The Blair Witch Project came out in 1999. My wife and I saw it in the theatre, and this was before we had kids and were able to fully appreciate this piece of art.
Why call it art? Because a small group of people with little money made something amazing, that spawned a whole host of imitators (Paranormal Activity, Cloverfield, and many others), that was able to create something in our minds that was forever off camera. I’m not revealing anything when I tell you that no one ever sees the Witch. That’s not the point. The movie would have been a straight-to-video crap-fest if at the end a witch appeared in a low-cut dress and a lot of black eye-shadow.
The movie first tells us that three kids went into the woods to shoot a documentary. They were never found, but their film was. The makers of the movie put the footage together. Of course we don’t believe that, but the movie is trying hard and so we happily suspend our disbelief. An audience is ecstatic when this is easy.
|Very small hands made these bloody handprints.|
The film begins with the three scruffy filmmakers (Heather Donahue, Michael C. Williams and Joshua Leonard)coming to Burkitsville, Maryland, to shoot a documentary on the Blair Witch. A hermit murdered several children in the woods in the 1940’s and he insisted that the spirit of Elly Kedward, a witch who was hanged in the 18th century, made him do it. An important detail – he made one child stand in the corner, face to the wall, while he murdered the other.
They enter the woods to shoot footage of Coffin Rock, where five men were found murdered in the 19th century. It is at this point that the movie takes off.
|Heather doing a stand-up before going camping.|
Later, the details came out about how the movie was made. The actors are holding the cameras because this is their documentary. One of the directors had military experience, and at night he used this to harass the actors in their tents. Little notes were left for the actors telling them the general flow of the story, but otherwise things were to be improvised. From the production side, the movie appears to be a staged and elaborate practical joke in which the victims have knowledge, but only a partial knowledge, of what it going on. Throughout the movie the actors address themselves by their real names, and I would imagine this helped demolish walls of artifice.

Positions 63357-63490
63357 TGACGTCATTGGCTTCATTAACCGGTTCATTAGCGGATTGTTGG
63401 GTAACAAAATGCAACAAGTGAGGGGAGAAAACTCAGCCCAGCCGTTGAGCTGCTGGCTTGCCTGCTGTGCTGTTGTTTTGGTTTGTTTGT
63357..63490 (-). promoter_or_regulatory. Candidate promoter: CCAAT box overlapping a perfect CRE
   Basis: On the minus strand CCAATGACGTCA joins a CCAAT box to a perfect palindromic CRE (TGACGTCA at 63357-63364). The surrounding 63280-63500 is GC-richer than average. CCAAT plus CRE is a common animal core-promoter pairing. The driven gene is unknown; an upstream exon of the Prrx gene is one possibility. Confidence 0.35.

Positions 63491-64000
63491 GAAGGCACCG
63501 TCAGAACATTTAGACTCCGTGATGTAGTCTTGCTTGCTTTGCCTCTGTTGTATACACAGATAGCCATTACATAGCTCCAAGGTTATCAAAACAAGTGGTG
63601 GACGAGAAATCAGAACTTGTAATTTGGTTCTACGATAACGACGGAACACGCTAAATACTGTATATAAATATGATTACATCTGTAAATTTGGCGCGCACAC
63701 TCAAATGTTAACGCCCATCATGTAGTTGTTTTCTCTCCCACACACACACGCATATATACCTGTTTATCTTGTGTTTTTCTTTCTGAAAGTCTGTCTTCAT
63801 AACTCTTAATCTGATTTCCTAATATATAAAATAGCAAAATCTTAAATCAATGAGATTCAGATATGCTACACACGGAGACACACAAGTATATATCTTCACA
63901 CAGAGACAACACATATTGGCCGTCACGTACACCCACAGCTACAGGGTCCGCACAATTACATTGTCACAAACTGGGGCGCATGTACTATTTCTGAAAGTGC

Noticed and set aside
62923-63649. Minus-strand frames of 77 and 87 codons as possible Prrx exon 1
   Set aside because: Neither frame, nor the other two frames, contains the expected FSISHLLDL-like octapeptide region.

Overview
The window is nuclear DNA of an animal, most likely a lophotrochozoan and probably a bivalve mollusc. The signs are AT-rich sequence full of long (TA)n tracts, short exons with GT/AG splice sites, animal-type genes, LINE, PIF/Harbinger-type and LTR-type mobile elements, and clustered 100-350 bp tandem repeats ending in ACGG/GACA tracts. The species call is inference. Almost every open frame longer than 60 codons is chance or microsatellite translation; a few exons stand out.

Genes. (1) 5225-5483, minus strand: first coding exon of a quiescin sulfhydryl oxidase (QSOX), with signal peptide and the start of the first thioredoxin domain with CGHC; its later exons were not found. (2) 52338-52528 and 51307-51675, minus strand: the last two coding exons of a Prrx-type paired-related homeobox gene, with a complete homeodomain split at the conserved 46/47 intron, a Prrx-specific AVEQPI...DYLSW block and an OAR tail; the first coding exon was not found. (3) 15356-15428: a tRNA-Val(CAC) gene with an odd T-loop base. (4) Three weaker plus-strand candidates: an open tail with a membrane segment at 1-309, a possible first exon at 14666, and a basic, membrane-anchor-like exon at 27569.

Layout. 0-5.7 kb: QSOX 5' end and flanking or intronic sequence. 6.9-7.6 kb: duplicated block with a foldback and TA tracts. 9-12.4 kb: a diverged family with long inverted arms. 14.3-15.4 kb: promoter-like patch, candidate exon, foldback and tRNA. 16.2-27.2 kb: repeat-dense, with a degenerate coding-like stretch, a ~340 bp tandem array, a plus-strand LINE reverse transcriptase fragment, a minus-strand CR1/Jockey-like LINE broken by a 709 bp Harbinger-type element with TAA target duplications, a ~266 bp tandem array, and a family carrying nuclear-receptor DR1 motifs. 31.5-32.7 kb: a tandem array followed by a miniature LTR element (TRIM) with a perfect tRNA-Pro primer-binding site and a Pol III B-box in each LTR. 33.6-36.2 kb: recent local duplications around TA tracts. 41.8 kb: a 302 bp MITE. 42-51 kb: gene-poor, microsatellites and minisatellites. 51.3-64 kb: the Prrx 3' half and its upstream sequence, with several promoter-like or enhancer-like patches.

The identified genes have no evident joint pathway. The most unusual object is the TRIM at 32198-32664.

Those are the technical details. After shooting, the footage was edited for eight months straight. A lot of footage must have went straight in the garbage.
The finished product is magical. At night, something shakes the walls of their tents and the filmmakers scream. They’re not acting. At one point, Heather points the camera at her face inside the tent and tearfully emotes her fear. She can barely speak because she’s breathing so hard. All the veracity of a documentary has been captured and channelled into horror artifice.
When one of the filmmakers is kidnapped, the movie shifts gears and appears to head downhill. The viewer can sense death waiting patiently at the bottom, confident that these young people have no chance. At night, the kidnapped man is heard screaming horribly in the dark, and in the light of day Heather and Mike find his blood and teeth (which have been planted there by the directors).
The climax, which I won’t reveal, is perfect. The sickening sense of impending, onrushing death, of humans reduced to prey as something chases them and toys with them, is masterfully engendered, and more real than the most sophisticated CGI. And we never see anything. It’s all done with cuts, noises, and screaming. Money does not enter into the equation.
I’ve seen this movie twice. Once in the theatres (at the end everyone left in a grim silence), and once by myself when my wife was out and my kids were sleeping upstairs. That was a big mistake.
My little fantasy. I want to show this movie to my kids when they’re older. I think fifteen or sixteen will be a good age. I want to invite their know-it-all too-cool friends along as well, and I’ll tell them I have this strange documentary made in the nineties. The film footage was found in the woods and the film-makers were never found. But you should watch it; it’s very… interesting. I’ll take away their phones so they won’t figure out the joke. These are kids who will have watched hard-core porn and decapitation videos on the internet. I think it’s time they experience some old-fashioned terror.
Then I’ll sit down beside them, re-live it, and be thankful.